with unclear effect on renal and intestinal magnesium handling and hypomagnesemia also occurred in without TRMP6 gene mutation.[6] Glutamates in the pore region of TRPM6/7 may have a role in pH sensitivity.[16] Omeprazole decreased paracellular magnesium passage.[17]

Table 2: Grams of IV magnesium supplementation given during hospitalization Day number










IV magnesium sulfate (g)










IV: Intravenous

Our case is unique for several reasons. To the best of our knowledge, it is first case report of SMg level of 0.0 g/dL secondary to PPI-related hypomagnesaemia with reversible life-threatening manifestations of severe agitation, new onset seizures, rhabdomyolysis, renal insufficiency, and QT prolongation with a new RBBB on ECG, which resolved after correction of hypomagnesemia. Our patient had multiple factors contributing to rhabdomyolysis, which may have developed after severe hypomagnesemia, acute hypophosphatemia, and a seizure episode.[7] Furthermore, since hypomagnesaemia may be present in up to 50% of critically ill patients,[8] and most of these patients will require GI prophylaxis.

tubule and 65–75% in thick ascending limp of loop of henle) and about 10% by active transport in distal convoluted tubule through transient receptor potential melastin (TRPM) 6 and 7[9-11] TRPM 6 (expressed in both intestines and kidneys) and 7 (omnipresent) are proteins that functions as cation channels or protein kinases and as magnesium sensor or transporter.[12-14] The precise mechanism of PPI induced hypomagnesemia has not been fully understood; however, the postulated mechanisms to date synthesize that PPI could promote magnesium loss in intestine and kidneys through active and passive transport pathway. [10] Several reports have implicated intestinal pH changed, and charged form of magnesium related to PPI use may have reduced the absorption of magnesium and affected TRPM 6 (heterozygous mutation) or 7 function.[6,9-12,15] Fernández-Fernández et al. noted polymorphism of TRPM6 gene in hypomagnesaemic patient on PPI, 458

Urinary magnesium excretion approximates SMg level and usually matches net intestinal absorption. Due to critical presentation of our patient, we did not have 24 hUMg prior to initiation of magnesium replacement. Although, our patient did not have apparent renal 52

Indian Journal of Critical Care Medicine July 2014 Vol 18 Issue 7

with heterozygous gene mutation may have diminished function of genes (TMPR6, FXYD2, KCNJ10, or KCNA1) that are involved in magnesium reabsorption in the distal nephron and possibly in the intestine.[10]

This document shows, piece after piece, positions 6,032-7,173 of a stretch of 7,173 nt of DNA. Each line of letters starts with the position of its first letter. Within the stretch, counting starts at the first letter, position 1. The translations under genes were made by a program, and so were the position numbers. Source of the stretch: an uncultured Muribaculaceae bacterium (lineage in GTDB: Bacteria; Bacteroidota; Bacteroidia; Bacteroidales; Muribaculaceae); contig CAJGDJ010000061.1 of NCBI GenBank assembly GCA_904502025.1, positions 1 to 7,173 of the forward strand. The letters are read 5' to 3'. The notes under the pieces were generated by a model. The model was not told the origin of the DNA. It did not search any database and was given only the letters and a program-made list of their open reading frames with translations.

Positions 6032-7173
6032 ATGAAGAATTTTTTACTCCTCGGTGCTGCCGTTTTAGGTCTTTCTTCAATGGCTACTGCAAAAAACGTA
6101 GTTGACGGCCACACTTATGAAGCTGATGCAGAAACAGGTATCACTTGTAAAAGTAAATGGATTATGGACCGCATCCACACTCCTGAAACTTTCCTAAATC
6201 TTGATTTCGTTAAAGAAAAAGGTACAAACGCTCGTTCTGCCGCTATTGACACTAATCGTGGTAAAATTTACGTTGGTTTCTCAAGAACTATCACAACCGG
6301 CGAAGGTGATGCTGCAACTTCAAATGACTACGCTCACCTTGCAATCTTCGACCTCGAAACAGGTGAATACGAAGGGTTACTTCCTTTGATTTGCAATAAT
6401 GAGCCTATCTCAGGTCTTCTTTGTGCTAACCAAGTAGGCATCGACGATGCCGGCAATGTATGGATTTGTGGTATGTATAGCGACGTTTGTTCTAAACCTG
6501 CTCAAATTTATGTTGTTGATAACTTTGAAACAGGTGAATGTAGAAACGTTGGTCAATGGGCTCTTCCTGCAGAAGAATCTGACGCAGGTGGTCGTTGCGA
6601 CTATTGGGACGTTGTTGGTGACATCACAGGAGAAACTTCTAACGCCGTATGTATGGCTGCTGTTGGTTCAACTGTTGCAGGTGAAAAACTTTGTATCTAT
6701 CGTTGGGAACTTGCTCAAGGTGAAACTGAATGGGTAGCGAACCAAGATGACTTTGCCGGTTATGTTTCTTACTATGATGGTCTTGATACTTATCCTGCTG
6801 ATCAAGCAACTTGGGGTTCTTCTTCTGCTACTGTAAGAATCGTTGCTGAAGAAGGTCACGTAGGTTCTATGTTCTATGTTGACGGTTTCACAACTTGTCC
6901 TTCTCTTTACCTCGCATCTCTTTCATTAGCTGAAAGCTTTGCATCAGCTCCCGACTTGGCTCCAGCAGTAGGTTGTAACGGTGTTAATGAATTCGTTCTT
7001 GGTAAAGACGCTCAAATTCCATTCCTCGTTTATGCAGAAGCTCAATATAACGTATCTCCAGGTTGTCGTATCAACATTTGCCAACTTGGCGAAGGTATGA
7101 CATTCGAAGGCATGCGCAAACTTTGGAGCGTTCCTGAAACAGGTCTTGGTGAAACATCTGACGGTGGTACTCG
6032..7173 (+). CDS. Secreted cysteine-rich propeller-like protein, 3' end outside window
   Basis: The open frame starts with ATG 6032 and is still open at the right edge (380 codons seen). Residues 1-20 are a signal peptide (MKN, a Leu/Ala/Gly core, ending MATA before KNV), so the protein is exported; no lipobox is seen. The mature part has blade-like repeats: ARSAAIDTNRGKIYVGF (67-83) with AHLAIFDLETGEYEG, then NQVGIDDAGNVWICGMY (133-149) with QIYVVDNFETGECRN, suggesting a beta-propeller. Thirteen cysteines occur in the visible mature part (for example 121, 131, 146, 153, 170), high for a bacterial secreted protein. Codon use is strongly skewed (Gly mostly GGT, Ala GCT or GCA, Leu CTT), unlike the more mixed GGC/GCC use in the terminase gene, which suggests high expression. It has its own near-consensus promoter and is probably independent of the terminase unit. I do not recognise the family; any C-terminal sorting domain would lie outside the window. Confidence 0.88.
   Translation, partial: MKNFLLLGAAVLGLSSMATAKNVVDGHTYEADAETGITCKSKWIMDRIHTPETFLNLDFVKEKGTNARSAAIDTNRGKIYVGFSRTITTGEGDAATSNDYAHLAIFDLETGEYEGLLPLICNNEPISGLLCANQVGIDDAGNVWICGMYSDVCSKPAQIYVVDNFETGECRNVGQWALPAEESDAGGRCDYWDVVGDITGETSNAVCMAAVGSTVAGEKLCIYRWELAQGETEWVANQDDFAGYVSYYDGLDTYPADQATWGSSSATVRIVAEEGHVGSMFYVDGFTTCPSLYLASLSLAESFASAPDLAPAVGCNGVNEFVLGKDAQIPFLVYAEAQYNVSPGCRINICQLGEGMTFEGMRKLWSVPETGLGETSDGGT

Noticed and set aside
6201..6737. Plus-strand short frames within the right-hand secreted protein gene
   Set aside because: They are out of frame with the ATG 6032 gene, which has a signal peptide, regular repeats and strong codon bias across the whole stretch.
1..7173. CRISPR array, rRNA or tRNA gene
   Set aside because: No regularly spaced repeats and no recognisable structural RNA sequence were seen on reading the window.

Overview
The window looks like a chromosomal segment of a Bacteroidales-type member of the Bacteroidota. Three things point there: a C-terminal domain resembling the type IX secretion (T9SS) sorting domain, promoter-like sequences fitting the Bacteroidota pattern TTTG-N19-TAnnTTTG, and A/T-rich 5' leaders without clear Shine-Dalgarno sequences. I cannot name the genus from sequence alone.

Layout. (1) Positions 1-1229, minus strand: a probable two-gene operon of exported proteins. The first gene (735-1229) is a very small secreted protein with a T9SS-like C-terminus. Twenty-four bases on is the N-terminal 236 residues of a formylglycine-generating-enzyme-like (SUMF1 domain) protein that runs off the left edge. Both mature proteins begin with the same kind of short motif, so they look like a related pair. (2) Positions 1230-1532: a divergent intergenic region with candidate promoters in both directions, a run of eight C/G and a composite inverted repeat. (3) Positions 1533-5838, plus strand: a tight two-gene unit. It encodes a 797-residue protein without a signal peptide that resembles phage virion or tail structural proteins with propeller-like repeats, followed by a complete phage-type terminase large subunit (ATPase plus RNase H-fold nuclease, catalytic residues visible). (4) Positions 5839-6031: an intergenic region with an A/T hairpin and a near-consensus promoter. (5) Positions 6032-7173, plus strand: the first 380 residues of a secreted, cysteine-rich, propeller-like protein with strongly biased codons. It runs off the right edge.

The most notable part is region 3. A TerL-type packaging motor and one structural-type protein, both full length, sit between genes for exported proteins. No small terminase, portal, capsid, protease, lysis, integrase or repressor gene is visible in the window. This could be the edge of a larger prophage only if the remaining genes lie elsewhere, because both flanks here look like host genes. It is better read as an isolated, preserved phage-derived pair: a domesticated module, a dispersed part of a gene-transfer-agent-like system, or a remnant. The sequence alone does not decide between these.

disorder, his increased 24 hUMg excretions was likely due to aggressive magnesium supplementation and hydration with impaired renal conservation above physiologic absorptive capacity (50-70% of daily magnesium dose is retained during initial replacement).[7] Cundy and Dissanayake implied in their magnesium infusion test that prolonged use of PPI may have impaired active transport absorption of magnesium and that abrupt increase in UMg excretion when ultrafiltrable SMg >1 mEq/L suggesting defective tubular reabsorption of magnesium.[15] Regolisti et al. observed subtle defect in renal conservation of magnesium and speculated that long term PPI user

This case also illustrates that in certain patients the choice of a PPI may actually slow the correction of hypomagnesaemia. Our patient’s diarrhea is unlikely to explain the severely low magnesium level, and his calcium and potassium level were not as severely low as other reported cases [Table 3].[3] The lactic acidosis (probably due to seizures, rhabdomyolysis and metformin use) may have

Table 3: Published cases of PPI-induced hypomagnesemia References and year Epstein et al.[2] 2006 Metz et al.[19] 2007 Cundy and Dissanayake[15] 2008 Shabajee et al.[20] 2008

Patient age Presentation (year)/sex

Mg level Calcium level PPI Diuretic Pertinent history (mmol/L) (mmol/L)


Carpopedal and truncal spasm



80/male NR$ 67/male$ 63/female$ 78/female$

Carpopedal and truncal spasm NR Grand mal seizures Grand mal seizure Paresthesia, numbness, hallucination, agitation, muscular excitability

~0.2 NR 0.12 0.20

Hypomagnesemia in the intensive care unit: Choosing your gastrointestinal prophylaxis, a case report and review of the literature.

We report a case of symptomatic hypomagnesaemia in medical intensive care unit that is strongly related to proton pump inhibitors (PPIs) and provide l...